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Flashback | Rétrospective

constantine1.JPGXI Commandant, RMC – 621 Major-General Charles Francis Constantine, CB, DSO was born in Winnipeg. His father was the superintendent of the Royal North West Mounted Police. He was educated at Upper Canada College, in Toronto (1896-1902). He studied at the Royal Military College in Kingston, Ontario 1902-1905. He was an outstanding athlete and CSM. He played rugger for two of the leading British teams, Blackheath and Harlequins.

Often referred to as a soldier’s soldier, Constantine spent his life in the army from the time he joined the artillery in 1905, until he retired in 1943. He entered the Permanent Force in 1905. By the time that the First World War broke out, he had become a captain. He was appointed brigade major shortly after proceeding oversees with the First Division. He was promoted to Lieutenant-colonel just before the Battle of Vimy in 1917 and placed in command of the Fifth Canadian Field Brigade. He rose to the command of an Artillery Brigade, winning the D.S.O. (21-Oct-1883) and bar and the Legion of Honour. He was made a Companion of the Order of the Bath. Since the war he has held many important military posts, including O.C. of the Royal Canadian Artillery.

Following the war, he taught at Royal Military College (R.M.C.) then went to staff college in England.

He was appointed the 11th Commandant at R.M.C. (1925-30). During this period he consolidated the work of restoring RMC after the war. In 1925, Constantine was informed that the Department of Militia intended to expand the College over the next ten years so that it could handle three hundred cadets, a seven-month physical training course for officers and other ranks, equitation courses and special courses for the military training of officers of the Royal Canadian Navy, the Active Militia and the Royal Canadian Air Force. Summer training and accommodation was provided at the RMC for cadets who were candidates for the Permanent Force, the Royal Canadian Navy and the Royal Canadian Air Force.

To accommodate the growth of the college, a new mechanical engineering shop was built and equipped to release the space under Currie Hall for a drafting room. Although he also recommended plans for the construction of dormitory, mess and recreation facilities, the accommodation problem was not immediately resolved. The universities and professional societies, such as the Institute of Chartered Accountants of Ontario continued to recognize RMC courses and several members of the academic staff took measures to improve their academic qualifications. Although the Advisory Board recommended that RMC offer a bachelor of military science degree or that civilian universities give a special bachelor of military science degree to RMC graduates who completed their degrees in civilian universities, the proposal was coldly received by the Deputy Minister and Chief of the General Staff. Although some ex-cadets recommended the addition of more humanities and cultural courses, specialization was eliminated. All cadets took the same subjects with a heavy emphasis on mathematics, with the exception of third year specialization in chemical engineering 1924-29. During the 20s, between one quarter and a half of each RMC class went into regular military service in Canada or in Britain, particularly into the Canadian technical corps, the signals and the engineers.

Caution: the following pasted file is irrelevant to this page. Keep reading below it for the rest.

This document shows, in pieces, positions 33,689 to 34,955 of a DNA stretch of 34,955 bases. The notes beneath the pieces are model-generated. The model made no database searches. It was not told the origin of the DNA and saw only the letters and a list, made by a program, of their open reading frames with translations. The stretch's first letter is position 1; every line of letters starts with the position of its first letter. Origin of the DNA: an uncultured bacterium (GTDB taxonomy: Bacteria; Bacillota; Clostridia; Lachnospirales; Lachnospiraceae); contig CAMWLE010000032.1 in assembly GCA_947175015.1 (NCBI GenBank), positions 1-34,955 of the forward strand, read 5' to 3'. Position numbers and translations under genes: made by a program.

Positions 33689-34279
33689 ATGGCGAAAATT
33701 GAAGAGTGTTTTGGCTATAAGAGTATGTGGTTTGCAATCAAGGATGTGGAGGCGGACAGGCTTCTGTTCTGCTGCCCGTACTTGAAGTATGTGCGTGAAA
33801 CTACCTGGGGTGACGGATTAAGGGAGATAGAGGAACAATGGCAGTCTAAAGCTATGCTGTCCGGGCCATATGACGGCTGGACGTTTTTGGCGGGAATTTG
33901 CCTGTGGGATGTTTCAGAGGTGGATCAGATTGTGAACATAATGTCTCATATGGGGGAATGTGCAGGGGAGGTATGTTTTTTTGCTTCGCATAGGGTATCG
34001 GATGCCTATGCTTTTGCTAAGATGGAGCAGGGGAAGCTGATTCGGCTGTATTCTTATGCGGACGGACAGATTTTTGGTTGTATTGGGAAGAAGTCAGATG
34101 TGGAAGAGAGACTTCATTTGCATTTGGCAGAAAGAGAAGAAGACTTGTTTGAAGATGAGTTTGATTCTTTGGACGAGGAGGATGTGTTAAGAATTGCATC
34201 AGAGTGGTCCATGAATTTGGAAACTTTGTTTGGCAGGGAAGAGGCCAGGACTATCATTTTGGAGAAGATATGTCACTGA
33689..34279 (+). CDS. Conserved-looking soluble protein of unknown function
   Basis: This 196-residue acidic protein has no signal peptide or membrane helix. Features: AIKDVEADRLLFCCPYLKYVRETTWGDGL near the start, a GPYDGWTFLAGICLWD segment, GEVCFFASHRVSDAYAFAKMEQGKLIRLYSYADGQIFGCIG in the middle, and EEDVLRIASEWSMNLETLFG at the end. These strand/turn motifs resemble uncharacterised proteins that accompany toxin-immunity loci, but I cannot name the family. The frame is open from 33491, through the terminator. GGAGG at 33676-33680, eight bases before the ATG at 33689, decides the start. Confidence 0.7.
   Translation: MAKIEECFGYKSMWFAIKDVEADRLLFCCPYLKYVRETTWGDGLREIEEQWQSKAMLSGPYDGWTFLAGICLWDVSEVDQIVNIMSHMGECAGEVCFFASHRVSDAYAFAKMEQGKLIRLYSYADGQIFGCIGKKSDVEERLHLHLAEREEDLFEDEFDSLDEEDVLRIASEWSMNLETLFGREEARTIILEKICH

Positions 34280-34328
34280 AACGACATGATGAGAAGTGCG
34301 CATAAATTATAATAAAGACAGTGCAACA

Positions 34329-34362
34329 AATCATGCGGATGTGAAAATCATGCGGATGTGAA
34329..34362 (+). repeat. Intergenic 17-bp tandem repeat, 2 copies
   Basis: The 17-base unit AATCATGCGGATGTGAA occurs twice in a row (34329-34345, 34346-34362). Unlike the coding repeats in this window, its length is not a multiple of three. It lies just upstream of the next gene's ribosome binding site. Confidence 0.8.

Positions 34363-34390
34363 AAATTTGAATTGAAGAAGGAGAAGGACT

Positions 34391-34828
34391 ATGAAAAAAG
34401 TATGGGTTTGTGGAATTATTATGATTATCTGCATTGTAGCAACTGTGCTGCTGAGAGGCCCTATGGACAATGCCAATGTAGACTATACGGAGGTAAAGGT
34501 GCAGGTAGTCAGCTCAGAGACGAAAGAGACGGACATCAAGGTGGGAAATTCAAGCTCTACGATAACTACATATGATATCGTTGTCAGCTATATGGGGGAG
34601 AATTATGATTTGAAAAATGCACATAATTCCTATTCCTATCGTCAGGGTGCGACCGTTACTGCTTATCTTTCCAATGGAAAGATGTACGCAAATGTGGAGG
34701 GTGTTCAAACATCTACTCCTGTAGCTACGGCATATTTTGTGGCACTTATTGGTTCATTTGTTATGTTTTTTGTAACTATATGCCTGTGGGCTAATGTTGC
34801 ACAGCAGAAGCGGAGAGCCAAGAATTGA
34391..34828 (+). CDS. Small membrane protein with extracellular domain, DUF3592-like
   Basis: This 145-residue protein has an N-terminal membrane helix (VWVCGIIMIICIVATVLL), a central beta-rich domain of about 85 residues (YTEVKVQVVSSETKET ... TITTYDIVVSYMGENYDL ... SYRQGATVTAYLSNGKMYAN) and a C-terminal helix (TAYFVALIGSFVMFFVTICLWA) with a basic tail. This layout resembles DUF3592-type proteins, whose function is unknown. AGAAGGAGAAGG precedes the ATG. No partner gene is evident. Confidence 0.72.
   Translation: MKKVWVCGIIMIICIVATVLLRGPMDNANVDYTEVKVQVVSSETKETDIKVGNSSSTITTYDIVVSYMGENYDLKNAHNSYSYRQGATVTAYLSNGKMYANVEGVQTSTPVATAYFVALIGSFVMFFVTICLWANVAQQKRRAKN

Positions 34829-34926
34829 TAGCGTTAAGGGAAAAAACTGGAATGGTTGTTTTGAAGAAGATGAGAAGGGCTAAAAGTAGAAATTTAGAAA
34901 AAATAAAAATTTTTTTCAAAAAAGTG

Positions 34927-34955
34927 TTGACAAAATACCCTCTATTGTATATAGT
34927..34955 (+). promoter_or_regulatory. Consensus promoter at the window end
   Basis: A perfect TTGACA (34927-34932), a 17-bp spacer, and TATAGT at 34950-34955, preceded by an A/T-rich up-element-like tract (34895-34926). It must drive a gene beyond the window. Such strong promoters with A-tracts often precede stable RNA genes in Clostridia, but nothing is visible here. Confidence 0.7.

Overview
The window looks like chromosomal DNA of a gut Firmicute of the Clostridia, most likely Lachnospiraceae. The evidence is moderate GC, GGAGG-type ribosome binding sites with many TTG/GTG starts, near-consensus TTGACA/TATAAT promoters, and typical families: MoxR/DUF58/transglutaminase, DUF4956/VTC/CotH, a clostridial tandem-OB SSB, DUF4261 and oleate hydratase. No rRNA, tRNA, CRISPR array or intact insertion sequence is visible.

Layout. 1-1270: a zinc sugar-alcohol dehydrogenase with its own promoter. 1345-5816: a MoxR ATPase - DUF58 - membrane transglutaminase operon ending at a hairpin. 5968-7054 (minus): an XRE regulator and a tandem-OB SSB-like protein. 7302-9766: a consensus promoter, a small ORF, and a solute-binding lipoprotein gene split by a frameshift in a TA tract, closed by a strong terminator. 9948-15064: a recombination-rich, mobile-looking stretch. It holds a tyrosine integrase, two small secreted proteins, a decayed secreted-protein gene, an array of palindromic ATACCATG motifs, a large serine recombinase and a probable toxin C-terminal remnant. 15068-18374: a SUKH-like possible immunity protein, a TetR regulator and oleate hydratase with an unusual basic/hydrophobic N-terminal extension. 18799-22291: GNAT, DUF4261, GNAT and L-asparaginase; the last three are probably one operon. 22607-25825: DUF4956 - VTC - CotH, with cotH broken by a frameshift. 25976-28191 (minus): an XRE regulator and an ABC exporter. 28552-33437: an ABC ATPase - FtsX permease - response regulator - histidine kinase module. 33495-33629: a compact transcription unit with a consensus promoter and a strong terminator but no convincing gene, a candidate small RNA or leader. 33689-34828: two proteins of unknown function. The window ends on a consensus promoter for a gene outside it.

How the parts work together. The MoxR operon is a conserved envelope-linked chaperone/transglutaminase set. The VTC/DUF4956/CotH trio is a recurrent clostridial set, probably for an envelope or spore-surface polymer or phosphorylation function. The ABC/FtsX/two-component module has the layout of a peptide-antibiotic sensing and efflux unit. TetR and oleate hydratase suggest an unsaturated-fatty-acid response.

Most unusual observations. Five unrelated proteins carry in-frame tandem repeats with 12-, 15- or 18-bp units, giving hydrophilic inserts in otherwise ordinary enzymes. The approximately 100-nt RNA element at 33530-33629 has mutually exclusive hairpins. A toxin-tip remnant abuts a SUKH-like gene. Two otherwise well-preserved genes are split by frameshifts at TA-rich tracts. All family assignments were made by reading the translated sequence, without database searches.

constantine-sign.jpgThe Constantine Arena was named in Major-General Constantine’s honour, who in addition to his distinguished service career was an outstanding sportsman, hockey player and coach at RMC. The arena was built in 1960 during a period of rapid expansion of the Royal Military College (RMC) of Canada.

After leaving RMC, he served as district officer commanding at Saint John, New Brunswick (1930). In 1934, he became adjutant-general in Ottawa. In 1938 he was the commanding officer of Kingston Ontario, Canada’s largest military district. His wife, Marie served as the Provincial Commissioner with the Girl Guides of Canada from 1937-40. With the advent of war in 1939, he was sent to Halifax, Nova Scotia.

He died in Kingston, Ontario in 1953

Footnote: There is a connection between Major-General Constantine and the secretive Camp “X” run by the Allies in WWII.

CANADA’S DEFENCE FORCE–ITS RELATIONSHIP TO THE WORLD CONFLICT
AN ADDRESS BY MAJOR-GENERAL C. F. CONSTANTINE, D.S.O.

Thursday, April 16, 1942